Alexander Silvius (Assistant Professor of Physics) along with colleagues at the Univeristy of Missouri-Kansas City and Lindenwood University have published a paper titled, "Semipermeability of concrete for hazardous waste containment," in the journal Environmental Geotechnics 3(6) 408-419 (2016).
This work talks about ways to improve containment structures of hazardous materials to prevent leakage into unprotected envrionments.
The paper can be found at: http://www.icevirtuallibrary.com/doi/full/10.1680/jenge.15.00045
Brian Hoffman (Professor of Biology and Mathematics), Scott Hageman (Associate Dean of the College of Liberal Arts and Sciences & Associate Professor of Geology), and Gregory Claycomb (Associate Professor of Chemistry) published a paper titled, "Scanning electron microscope examination of the dental enameloid of the Cretaceous durophagous shark Ptychodus supports neoselachian classification," in the international Journal of Paleontology 90(4): 741-762 (2016).
Shark teeth are extremely important to interpreting the long history of sharks. This paper makes use of scanning electron microscope images to confirm the composition and three-dimensional layering of the teeth for a rare group of sharks that have “shell crushing” teeth. This paper confirms that this group of sharks may have teeth that look similar to older, more primitive sharks but with SEM analysis the modifications of the teeth reveal the teeth were designed for a specific environment/diet, making them more advanced in teeth formation.
The paper can be found at: https://www.cambridge.org/core/journals/journal-of-paleontology/article/div-classtitlescanning-electron-microscope-examination-of-the-dental-enameloid-of-the-cretaceous-durophagous-shark-span-classitalicptychodusspan-supports-neoselachian-classificationdiv/ABE92F4AE04DBB5C68F1D7D4C08D945C
Undergraduate students Shelby DeWitt (Biology Junior), Margarita Araiza (Education Junior), and Brooke Kelly (Biology Junior) presented a poster titled, "Species diversity and seasonality in a high-latitude Permian ecosystem," on Monday August 1, 2016 in Savannah, GA. The project compares consecutive layers of fossils from Antarctica to determine if the dominant plant of the Southern Hemisphere 260 million years ago had both male and female structures on one plant or separate plants as well as when during the season the reproductive structures were produced. There is nothing on the planet today that resembles the plant studied and there is no environment today to compare plant growth making this study important in understanding how plants grew in Antarctica when the earth was warm enough to support life at the South Pole.The abstract is available at: http://2016.botanyconference.org/engine/search/index.php?func=detail&aid=1206
Brian Hoffman (Professor of Biology and Mathematics) and Scott Hageman (Associate Dean of the College of Liberal Arts and Sciences & Associate Professor of Geology) along with colleagues at the University of Kansas have published a paper titled, "A new Pennsylvanian pollen organ from northwestern Missouri with affinities in the Lyginopteridales," in the journal Review of Palaeobotany and Palynology 234 (2016) 136-146.
This paper names and describes a plant pollen organ that is 306 million years old. This plant does not exist today and there is nothing like it on the planet today either. It is a rare find due to the exceptional preservation quality.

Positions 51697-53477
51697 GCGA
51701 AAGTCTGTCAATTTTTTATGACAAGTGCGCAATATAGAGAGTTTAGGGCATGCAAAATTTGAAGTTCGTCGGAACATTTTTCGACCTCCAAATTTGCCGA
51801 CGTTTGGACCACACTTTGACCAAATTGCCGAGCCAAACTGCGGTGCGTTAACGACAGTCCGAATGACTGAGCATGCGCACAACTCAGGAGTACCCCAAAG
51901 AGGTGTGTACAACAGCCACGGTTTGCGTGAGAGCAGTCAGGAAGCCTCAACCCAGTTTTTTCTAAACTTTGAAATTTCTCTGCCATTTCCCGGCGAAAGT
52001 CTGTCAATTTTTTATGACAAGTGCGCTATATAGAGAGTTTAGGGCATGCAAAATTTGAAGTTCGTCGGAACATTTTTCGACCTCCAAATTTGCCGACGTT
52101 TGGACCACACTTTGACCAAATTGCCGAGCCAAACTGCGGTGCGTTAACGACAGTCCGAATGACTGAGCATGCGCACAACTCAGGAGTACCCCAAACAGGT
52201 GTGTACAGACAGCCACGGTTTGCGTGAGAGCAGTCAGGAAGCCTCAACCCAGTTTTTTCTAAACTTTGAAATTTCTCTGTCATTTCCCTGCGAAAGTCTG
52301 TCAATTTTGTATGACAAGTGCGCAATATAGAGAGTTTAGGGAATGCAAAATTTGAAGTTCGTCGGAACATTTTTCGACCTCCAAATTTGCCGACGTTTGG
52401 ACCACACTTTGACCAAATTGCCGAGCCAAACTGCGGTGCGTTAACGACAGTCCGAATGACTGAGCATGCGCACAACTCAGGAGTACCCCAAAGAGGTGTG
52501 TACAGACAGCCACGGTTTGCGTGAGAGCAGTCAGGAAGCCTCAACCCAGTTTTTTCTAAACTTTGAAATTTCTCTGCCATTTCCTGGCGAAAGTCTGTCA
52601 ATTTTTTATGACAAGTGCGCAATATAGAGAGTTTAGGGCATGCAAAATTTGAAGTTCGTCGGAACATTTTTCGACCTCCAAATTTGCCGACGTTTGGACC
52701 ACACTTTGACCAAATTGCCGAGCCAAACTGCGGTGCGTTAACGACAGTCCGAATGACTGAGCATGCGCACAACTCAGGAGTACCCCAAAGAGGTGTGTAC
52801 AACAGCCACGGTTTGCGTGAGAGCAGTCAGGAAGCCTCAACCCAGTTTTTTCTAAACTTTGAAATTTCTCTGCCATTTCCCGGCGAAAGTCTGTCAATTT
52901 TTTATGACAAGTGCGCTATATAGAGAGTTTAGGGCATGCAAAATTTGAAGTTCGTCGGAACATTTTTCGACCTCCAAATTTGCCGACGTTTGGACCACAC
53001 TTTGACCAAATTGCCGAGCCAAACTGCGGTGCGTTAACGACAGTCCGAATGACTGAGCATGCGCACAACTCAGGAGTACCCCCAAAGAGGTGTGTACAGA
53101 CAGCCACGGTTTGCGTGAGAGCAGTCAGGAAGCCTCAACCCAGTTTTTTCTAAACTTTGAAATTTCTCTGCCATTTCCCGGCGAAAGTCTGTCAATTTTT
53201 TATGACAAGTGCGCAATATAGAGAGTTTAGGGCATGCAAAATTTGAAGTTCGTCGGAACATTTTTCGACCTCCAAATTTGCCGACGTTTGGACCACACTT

The paper can be found at: http://www.sciencedirect.com/science/article/pii/S0034666716300513
by Allison Davis
This IREU program allows you to apply to work in various countries including Germany, Italy, Great Britain, and Singapore. The program starts with an orientation in Washington D.C. where scholars learn about the research process, how to publish work, how to network and build your resume, and how to become a leader in the sciences. The program pays for 10 weeks of research abroad, room, board, and the plane ticket to get there. Once there, the student is paired with a graduate student in the lab of choice and works on a small project. This program also provides funding for the student to travel to the National ACS Meeting the following spring and present the work completed abroad. I personally worked in Perugia, Italy where I did an analytical project assessing the practical use of using metal nanoparticles as biosensors. This is a wonderful internship for those who are interested in traveling abroad.
The University of Oregon REU
by Allison Davis
This Research Experience for Undergraduates (REU) program pairs you up with a graduate student in a lab of choice and provides 10 weeks of paid lab work, room, board, and weekly seminars that include graduate school prep info, leadership in science workshops, and chemistry career information. I personally worked in Shannon Boettcher's lab working on an inorganic materials chemistry project. This internship was great because I got to learn so many different instruments such as SEM, XRD, photoelectrochemistry, and profilometry. Also a great internship for people who like the outdoors, as Eugene is very accessible to many outdoors activities such as hiking, biking, camping, paddleboarding, and rock climbing just to name a few.
by Ayla Parham
I was fortunate enough to receive a research internship looking at biology education at North Dakota State University through the National Science Foundation. I worked under Jennifer Momsen, PhD. looking specifically at cognitive alignment within introductory biology course assessments in attempt to assist her in her body of work, and build my own research project with her mentorship. At NDSU I was able to improve my skills in research and work on my data analysis skills. I gained a better understanding of what all goes into the professional side of the scientific research process from hypothesis to review, to funding, to publishing an article.